Thank you very much, Cynthia. Yes, humans can be very destructive. Our effects on the environment are very worrying.

Eileen Gamboa from West Palm Beach on November 21, 2013:

My bucket list: taste a truffle. (providing an end up with lots of do de o dough!)

CMHypno from Other Side of the Sun on November 21, 2013:

Fascinating hub as always Alicia. The way nature operates is so complex and interesting, yet we humans thoughtlessly slash, burn and build over it with no thoughts of what we could be destroying.

Linda Crampton (author) from British Columbia, Canada on November 21, 2013:

Hi, Bill. Yes, I love the fall display of wild mushrooms! They have such an interesting variety of colors and appearances. Observing and photographing them gave me the idea for this hub. Thank you very much for the comment, Bill.

Bill Holland from Olympia, WA on November 21, 2013:

We live in a great part of the world for mushrooms, don't we? Great information as always, Alicia. I always learn something new from you and I appreciate it very much.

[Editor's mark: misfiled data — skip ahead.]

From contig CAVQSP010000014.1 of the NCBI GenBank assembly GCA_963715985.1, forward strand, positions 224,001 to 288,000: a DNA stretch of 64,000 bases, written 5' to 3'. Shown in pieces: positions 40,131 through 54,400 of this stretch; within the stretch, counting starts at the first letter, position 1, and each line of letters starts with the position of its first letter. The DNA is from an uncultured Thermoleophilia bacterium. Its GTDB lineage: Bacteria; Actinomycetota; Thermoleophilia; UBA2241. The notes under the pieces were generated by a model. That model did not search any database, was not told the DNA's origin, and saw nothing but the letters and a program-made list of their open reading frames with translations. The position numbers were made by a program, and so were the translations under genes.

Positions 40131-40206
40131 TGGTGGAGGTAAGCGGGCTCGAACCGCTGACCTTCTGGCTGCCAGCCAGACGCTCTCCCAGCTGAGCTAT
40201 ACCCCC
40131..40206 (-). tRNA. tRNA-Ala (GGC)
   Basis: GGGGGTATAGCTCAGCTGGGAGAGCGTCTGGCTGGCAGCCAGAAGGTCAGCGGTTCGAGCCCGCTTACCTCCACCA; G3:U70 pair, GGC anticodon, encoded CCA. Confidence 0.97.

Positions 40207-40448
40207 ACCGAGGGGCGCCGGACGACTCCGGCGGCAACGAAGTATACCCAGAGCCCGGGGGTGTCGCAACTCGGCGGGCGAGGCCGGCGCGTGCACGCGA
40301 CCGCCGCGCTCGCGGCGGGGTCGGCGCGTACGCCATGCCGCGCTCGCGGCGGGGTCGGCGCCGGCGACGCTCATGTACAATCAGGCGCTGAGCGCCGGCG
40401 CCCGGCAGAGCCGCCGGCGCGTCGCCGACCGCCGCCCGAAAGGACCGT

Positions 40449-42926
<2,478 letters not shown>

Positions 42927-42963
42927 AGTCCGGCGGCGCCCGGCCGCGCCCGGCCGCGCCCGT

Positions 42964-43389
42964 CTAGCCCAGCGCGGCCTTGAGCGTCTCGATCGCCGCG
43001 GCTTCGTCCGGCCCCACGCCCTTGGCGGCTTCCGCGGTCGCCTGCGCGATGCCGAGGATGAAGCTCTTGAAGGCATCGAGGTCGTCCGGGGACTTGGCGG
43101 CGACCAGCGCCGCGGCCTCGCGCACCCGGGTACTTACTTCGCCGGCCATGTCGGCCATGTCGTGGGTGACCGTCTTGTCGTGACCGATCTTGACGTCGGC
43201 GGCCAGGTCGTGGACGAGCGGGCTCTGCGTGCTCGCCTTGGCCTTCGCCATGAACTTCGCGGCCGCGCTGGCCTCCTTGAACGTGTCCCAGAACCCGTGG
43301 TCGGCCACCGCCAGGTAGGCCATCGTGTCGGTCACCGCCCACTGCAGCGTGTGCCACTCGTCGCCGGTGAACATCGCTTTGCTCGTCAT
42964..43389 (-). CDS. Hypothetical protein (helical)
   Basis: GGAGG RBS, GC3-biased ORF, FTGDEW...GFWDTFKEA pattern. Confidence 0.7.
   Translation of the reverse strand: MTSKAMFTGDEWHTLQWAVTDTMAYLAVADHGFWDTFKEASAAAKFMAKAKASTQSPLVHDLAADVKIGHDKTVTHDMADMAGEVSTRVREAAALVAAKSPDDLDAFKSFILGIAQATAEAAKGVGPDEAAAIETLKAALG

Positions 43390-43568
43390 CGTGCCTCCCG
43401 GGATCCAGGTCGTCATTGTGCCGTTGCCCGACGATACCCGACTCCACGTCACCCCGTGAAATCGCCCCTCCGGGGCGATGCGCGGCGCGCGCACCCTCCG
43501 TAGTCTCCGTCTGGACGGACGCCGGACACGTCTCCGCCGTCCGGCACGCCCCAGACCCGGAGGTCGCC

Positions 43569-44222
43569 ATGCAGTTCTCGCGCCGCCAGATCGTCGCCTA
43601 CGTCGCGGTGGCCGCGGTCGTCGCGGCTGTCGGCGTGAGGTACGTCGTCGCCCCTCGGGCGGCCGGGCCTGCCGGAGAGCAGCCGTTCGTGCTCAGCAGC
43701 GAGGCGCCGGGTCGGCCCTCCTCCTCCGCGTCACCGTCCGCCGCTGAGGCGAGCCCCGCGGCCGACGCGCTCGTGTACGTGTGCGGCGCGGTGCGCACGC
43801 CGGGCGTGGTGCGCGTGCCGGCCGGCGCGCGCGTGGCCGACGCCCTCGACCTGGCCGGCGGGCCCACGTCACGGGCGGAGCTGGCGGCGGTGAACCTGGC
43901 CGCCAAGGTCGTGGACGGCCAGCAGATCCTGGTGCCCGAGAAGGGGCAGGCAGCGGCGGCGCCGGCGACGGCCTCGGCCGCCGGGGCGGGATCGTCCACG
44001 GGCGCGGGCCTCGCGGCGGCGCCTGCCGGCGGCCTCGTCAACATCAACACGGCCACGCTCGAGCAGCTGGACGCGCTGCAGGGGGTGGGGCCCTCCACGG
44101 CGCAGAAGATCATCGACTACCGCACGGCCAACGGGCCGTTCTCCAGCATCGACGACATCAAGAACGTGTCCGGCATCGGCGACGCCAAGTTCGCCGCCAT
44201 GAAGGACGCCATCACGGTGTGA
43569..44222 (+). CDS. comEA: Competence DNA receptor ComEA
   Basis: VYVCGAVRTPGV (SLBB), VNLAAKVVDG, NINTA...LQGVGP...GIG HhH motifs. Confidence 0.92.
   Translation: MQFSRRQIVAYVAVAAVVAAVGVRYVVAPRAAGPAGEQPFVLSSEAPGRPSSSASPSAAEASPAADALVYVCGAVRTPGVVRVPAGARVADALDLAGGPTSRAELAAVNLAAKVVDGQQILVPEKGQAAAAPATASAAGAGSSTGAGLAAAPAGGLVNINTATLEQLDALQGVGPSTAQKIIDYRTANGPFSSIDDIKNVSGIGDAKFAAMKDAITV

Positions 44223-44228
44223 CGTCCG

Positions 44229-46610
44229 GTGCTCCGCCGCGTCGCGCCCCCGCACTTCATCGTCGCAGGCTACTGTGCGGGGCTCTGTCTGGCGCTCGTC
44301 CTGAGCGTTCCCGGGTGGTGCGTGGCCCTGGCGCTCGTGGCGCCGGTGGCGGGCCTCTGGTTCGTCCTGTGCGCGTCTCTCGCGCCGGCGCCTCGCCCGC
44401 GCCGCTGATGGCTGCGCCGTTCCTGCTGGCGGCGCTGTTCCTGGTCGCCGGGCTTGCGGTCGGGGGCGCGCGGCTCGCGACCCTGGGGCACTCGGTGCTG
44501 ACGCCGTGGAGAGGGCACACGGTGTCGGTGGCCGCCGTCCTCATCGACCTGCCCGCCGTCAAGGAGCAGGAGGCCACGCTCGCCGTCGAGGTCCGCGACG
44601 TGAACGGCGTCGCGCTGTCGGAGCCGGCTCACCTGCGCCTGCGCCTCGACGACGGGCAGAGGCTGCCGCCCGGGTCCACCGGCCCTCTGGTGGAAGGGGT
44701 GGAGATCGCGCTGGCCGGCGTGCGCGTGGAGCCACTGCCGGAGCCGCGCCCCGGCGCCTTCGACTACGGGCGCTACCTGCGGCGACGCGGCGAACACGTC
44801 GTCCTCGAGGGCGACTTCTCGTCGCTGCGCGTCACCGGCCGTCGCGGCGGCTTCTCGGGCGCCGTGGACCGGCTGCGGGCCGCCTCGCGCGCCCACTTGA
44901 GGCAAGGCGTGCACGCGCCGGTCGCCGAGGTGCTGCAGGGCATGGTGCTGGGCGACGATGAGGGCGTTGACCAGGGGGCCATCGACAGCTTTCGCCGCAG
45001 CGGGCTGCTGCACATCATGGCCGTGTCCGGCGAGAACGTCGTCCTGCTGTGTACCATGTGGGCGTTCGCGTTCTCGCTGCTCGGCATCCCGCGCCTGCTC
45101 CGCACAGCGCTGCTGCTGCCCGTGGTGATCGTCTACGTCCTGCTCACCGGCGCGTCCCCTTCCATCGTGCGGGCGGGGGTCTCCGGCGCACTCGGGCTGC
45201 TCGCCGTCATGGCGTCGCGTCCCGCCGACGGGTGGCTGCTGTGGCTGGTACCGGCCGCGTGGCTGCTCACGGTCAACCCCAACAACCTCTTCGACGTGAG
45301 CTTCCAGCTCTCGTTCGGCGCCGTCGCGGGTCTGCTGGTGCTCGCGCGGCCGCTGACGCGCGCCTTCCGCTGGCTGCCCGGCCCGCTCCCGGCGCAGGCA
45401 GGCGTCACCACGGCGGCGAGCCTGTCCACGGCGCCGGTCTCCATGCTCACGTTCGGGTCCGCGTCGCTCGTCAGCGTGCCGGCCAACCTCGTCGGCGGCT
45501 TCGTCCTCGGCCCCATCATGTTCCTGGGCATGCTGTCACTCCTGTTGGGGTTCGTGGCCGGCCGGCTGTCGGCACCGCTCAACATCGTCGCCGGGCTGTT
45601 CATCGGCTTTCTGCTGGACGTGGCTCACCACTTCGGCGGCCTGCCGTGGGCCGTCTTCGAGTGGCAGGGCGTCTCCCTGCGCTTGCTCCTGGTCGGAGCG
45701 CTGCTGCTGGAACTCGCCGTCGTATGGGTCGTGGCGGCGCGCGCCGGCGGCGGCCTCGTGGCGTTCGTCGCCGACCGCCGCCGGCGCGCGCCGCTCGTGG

Linda Crampton (author) from British Columbia, Canada on November 21, 2013:

Hi, MG Singh. Thank you for reading the article and for the comment.

Linda Crampton (author) from British Columbia, Canada on November 21, 2013:

Thanks for the comment, DDE. I appreciate the votes!

Linda Crampton (author) from British Columbia, Canada on November 21, 2013:

Thank you for the visit and comment, Martin.

MG Singh from UAE on November 21, 2013:

Very interesting and informative hub.

Devika Primić from Dubrovnik, Croatia on November 21, 2013:

Trees, Truffles and Mycorrhizae - Beneficial Fungi so interesting about truffles I had learned more here. Voted up, interesting useful, and a well informed hub.

Martin Kloess from San Francisco on November 21, 2013:

How interesting, Thank you for this.